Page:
As I flew into Oslo I was amazed by the view out of the window. It was even better than the memory that I have of a flight from over twenty years ago.
Coming into Oslo in semi-darkness I at last began to feel excited about this trip and less nervous. The view from the window just tipped the scales. There was the most brilliant orange, scarlet and red stripe along the horizon, sandwiched between two layers of a very deep purple, mixed with Prussian blue. Below this were grey areas on the ground and patches of almost white.
From that moment on I was hooked on the landscape and after three days I am hooked on the language too. It sounds like everyone is singing to me, a bit like they do at home in the Norfolk dialect, but at ten times the speed.
I haven’t actually seen anything else of the landscape since that landing, as I have been at work for every hour of daylight. I do not really know what the outside of the centre looks like or the house where I am living, except that both are wooden and both covered with a lot of snow. It has been snowing since I arrived at work at eight this morning, and I am beginning to wonder how the 10-minute walk home will be. Will I be found looking like a snowman in the morning or will I make it to my warm bed?
I had four hours at Oslo airport waiting for my Hungarian colleague. This gave me time to get my phone fixed up with a Norwegian chip, get some fruit for breakfast, and do some train and people watching. The trains are shiny like in America, all silver metal and sleek looking. In fact everything seems to be shiny, even the people. I don’t mean they have brilliant white teeth like in the Colgate adverts, I wouldn’t know about this as I haven’t looked that close, they just appear so friendly and shiningly helpful!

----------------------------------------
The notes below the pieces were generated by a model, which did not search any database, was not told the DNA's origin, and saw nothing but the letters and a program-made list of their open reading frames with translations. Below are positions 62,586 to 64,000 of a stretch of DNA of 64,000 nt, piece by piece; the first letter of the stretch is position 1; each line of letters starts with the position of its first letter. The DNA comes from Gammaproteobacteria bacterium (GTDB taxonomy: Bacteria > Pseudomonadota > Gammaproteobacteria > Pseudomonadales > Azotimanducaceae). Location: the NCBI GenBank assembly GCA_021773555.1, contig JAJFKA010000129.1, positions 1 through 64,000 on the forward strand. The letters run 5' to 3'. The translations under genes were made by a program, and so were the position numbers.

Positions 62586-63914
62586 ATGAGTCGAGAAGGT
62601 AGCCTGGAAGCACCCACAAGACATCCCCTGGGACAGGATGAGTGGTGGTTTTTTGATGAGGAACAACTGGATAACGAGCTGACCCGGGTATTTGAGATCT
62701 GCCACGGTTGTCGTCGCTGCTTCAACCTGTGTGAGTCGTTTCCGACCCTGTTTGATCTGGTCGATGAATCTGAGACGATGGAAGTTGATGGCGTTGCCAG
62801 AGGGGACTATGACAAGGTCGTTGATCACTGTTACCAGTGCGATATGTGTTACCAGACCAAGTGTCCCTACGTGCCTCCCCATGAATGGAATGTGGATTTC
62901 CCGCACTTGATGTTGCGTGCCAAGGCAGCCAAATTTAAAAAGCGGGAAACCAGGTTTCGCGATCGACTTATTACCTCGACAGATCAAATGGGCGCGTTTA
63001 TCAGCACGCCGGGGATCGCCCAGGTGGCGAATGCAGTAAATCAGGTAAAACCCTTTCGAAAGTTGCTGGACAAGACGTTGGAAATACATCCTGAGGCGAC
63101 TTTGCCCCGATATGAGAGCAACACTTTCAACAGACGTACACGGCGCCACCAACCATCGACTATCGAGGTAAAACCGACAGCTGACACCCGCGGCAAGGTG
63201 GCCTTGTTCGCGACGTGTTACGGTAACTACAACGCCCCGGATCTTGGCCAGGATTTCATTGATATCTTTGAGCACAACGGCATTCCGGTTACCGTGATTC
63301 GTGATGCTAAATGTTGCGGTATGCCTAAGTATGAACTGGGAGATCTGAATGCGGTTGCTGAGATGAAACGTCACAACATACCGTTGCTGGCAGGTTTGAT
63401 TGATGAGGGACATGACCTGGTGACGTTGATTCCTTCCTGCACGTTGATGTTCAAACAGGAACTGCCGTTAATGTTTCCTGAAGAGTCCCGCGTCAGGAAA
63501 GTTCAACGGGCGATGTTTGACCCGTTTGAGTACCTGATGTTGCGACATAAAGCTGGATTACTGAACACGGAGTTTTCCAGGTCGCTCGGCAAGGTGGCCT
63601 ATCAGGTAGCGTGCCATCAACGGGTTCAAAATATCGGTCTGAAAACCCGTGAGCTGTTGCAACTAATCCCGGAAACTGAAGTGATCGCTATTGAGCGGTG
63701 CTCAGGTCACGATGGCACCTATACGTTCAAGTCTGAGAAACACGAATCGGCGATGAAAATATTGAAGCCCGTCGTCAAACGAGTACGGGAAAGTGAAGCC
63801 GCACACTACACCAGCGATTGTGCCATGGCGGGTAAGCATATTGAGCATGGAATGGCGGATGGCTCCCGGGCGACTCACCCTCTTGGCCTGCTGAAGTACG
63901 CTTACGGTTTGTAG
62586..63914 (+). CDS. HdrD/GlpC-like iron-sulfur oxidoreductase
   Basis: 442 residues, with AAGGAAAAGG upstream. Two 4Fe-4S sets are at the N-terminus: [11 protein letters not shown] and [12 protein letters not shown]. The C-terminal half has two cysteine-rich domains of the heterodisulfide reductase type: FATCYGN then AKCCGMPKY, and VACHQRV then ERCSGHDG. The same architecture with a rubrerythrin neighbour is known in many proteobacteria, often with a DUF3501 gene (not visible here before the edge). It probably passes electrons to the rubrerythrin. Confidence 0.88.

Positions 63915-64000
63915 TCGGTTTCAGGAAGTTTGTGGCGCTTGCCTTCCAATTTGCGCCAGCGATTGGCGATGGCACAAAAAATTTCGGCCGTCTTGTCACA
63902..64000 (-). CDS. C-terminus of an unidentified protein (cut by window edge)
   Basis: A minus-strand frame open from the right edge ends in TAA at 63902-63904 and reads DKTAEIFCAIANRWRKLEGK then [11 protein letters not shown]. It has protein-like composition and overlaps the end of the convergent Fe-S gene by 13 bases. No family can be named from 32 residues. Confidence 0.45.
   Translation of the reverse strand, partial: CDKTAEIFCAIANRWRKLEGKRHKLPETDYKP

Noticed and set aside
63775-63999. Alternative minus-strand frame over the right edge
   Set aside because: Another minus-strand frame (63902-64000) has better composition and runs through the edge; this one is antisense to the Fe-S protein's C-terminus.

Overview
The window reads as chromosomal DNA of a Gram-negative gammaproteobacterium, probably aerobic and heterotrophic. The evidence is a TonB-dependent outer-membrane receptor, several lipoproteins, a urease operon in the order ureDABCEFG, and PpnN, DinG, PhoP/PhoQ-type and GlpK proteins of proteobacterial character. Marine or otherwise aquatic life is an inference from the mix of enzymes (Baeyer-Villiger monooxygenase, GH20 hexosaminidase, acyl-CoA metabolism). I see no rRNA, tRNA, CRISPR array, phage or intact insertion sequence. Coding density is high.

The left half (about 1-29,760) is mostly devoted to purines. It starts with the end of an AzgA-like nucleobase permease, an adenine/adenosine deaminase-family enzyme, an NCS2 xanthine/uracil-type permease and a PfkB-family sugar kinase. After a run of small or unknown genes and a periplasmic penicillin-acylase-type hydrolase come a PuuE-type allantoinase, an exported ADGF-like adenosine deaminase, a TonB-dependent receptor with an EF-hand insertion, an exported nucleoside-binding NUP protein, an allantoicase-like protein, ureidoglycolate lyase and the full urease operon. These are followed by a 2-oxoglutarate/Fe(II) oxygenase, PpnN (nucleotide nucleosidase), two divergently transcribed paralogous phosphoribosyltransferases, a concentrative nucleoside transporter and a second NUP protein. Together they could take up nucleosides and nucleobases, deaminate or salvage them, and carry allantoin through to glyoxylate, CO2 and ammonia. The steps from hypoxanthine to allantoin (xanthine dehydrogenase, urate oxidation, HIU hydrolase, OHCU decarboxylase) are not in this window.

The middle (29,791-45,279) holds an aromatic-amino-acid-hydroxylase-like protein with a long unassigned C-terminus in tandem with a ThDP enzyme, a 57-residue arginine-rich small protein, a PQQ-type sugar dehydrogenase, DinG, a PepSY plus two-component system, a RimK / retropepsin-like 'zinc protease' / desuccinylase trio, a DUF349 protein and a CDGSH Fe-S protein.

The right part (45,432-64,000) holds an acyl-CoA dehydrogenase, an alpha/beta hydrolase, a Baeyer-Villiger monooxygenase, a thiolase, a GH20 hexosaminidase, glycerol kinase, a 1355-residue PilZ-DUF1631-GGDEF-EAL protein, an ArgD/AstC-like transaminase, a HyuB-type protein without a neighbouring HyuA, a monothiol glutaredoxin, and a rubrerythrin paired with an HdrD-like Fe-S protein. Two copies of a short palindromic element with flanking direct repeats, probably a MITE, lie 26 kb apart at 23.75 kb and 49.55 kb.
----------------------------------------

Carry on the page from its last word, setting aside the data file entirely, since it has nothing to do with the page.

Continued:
There was no brightly dyed hair on the over-fifty-year old women, as you see in Germany, just blond or grey and the natural colours in between. Natural colours extend to the clothes too, thick functional coats and lovely chunky pullovers.
At last I boarded the train to Hamar, alas not a shiny one.I it was a very old rattling one but still a train. With my nose pressed to the window and Hungarian flowing easily from my mouth, I enjoyed the journey despite the darkness and the dull paintwork. And what excitement as the train pulled into Hamar, a roundhouse, like something straight out of a Thomas the Tank Engine film, nothing like the scale of the one I recently saw at the open air museum in Budapest but a roundhouse none the less .
First, second and now third impressions, all getting better by the minute.
Now I just can’t wait for the Hamar railway museum visit, which has been highly recommended and is on the cards for next week.
Thick ice and snow packed the streets at the railway station and around the house where I will stay for the next few weeks. This fluffy white stuff which falls from the sky is still something special to me, despite many years of living in Hungary and Germany where it is a more common sight than on the English coast. The stillness that it creates when it lies on the ground, the wonderful blueness that it gives to the night time, and the amazing nois e thatit makes when walking home, when the surface is frozen.
I arrived in darkness and the following morning I went to work in darkness. This has been the routine now for four days. I am waiting for the weekend so that I can see the world that I am living in in daylight, and hope that I can get my bearings and see what Norway looks like from the ground!
Published: 4 February 2008
Publisher: Summersdale Publishers